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To specialize or to generalize… That is the question.


Is it best to build a wide array of movement patterns through multiple sporting experiences?


Or should we hone the skills and the techniques of one primary sport 12 months a year?


At the recent Alberta Sport Development Center’s Athletes and Injuries seminar a coach asked our expert panel about this very concept. Unfortunately we did not get a chance to fully explore the topic at that time. Hope he is reading. After 15 years of training athletes and seeing my share of injuries and burn out and success I can honestly say… it depends.


I’ve trained a very talented hockey player whose efforts to hit a squash ball or make his way through an agility ladder would have been comical if he did not give up so easily because he wasn’t any good at it.


I met an over eager dad whose 14 year old child prodigy had just quit the sport he had spent the last 10 years specializing in.


I’ve seen coaches pressuring/ influencing athletes to focus on their sport over others as the talent pool is only so big in a community our size.


On the flip side I have also seen my share of over trained athletes who participate in every sport going and as a result never have any down time/ recovery. Court sport athletes have been an eye opener. Straight from the Volleyball court onto Basketball straight from that into spring league V-ball and more B-ball then of course there are the summer camps. Some may even play soccer on top of all that.


To help us regular Joes make informed decisions around sport there is a great resource; Canadian Sport for Life is an initiative of the Canadian Sport Centers and Sport Canada, planning for the sport excellence and well being of Canadians. CS4L supports Long Term Athlete Development because it helps all kids to be ‘Physically Literate’ and build a fundamental movement vocabulary for a lifetime of sport and physical activity.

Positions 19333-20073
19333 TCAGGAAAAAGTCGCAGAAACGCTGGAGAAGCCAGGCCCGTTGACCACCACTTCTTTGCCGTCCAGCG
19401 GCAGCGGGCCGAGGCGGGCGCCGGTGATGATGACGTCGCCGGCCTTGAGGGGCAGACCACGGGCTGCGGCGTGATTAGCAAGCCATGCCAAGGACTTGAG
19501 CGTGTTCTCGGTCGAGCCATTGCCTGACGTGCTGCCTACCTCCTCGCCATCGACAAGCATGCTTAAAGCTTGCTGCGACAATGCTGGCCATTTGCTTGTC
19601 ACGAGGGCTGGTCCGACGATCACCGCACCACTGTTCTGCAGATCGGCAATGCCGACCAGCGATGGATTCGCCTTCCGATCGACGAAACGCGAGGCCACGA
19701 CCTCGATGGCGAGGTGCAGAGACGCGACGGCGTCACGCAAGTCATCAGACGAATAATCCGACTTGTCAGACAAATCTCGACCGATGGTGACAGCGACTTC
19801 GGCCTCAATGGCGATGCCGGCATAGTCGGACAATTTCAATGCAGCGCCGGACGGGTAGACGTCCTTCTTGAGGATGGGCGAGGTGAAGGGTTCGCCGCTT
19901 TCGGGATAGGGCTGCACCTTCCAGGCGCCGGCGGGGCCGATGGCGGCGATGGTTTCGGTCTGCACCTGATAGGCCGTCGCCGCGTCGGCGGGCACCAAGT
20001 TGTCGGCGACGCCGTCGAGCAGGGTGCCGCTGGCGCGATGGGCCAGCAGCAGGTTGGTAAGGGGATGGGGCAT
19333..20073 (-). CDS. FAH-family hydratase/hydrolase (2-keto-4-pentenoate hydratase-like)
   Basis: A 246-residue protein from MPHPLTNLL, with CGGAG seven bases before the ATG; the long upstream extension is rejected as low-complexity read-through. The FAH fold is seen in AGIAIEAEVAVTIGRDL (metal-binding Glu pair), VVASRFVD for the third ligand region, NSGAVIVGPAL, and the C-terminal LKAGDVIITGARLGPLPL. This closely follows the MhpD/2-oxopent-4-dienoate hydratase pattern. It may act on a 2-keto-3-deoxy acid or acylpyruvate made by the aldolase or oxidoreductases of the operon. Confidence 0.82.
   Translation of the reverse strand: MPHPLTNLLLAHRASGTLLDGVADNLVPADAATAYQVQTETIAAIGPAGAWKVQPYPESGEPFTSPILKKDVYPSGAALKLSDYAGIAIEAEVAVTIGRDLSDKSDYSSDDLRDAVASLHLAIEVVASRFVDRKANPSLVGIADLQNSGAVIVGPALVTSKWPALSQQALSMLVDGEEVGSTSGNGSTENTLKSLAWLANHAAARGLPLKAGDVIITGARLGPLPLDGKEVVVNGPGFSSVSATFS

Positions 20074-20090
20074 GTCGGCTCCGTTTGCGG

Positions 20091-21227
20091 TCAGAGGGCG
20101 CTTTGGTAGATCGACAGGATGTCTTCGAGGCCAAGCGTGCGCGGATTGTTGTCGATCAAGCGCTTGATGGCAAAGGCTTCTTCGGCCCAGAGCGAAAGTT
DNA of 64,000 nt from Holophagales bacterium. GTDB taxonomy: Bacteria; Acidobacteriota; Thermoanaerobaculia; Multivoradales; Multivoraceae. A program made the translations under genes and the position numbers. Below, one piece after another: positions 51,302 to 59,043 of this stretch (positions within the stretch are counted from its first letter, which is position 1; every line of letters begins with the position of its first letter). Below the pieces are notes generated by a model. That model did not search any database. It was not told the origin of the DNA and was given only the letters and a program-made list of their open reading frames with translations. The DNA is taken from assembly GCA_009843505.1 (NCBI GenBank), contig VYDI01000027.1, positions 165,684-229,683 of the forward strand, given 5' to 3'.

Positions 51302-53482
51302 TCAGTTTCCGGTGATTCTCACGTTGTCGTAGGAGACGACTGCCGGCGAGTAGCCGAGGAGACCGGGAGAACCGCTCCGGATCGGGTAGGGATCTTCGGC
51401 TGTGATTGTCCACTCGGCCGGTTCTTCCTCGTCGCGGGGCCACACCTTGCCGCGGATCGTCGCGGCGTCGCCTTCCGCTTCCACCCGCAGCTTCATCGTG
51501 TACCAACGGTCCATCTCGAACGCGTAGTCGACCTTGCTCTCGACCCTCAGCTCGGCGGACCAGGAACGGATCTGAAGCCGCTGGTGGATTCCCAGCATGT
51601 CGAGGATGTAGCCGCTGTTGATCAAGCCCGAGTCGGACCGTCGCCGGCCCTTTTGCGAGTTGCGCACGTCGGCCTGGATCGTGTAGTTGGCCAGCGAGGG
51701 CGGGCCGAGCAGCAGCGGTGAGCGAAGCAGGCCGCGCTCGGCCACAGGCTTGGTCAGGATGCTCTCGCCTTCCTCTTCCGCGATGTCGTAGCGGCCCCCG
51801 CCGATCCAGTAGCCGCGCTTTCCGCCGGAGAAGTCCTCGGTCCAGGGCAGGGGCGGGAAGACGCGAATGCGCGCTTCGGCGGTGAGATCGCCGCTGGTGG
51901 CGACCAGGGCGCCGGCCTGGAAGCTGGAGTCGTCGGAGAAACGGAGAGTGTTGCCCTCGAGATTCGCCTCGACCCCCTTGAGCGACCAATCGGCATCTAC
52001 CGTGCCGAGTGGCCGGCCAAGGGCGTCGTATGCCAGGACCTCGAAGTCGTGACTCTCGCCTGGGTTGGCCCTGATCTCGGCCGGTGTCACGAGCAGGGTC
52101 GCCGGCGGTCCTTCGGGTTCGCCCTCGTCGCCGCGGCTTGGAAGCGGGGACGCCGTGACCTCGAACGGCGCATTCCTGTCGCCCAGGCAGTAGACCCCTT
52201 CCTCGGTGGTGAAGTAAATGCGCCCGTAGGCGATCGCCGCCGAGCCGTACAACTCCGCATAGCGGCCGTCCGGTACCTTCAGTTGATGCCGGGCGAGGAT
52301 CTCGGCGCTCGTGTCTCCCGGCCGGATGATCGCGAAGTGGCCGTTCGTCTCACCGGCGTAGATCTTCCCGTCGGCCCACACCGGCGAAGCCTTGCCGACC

CS4L identifies certain sports where early specialization is a reality such as gymnastics, diving and figure skating. Many of the complex skills involved need to be learned prior to physical maturation since they are very difficult to master after puberty.


Late specialization sports such as soccer, hockey, B-ball, and baseball can still be mastered for elite levels of competition if specialization does not begin until the teens. Important note: it is essential that these athletes have acquired physical literacy prior to adolescence. “Children need to develop as athletes before they become specialized as players!!”


Specialize or generalize? Not a black and white answer. What sport? Do they need to focus early? What is their developmental age? Do they love what they are doing? Are they developing imbalances/ injuries playing too much of one? Are they overtraining doing too many in total? Is it parent driven? Coach driven? Athlete driven?


All coaches, parents and athletes are encouraged to visit www.ltad.ca for a more in-depth look at these and many other issues facing young athletes. It is an excellent resource backed by science and supported by the elite sport minds in our country.


Ed Stiles BPE, Certified Exercise Physiologist is a member of the Alberta Sport Development Center’s Performance Enhancement Team and operates Peak Performance Fitness Services. He can be reached via email at asdc@mhc.ab.ca or at peakperform@hotmail.com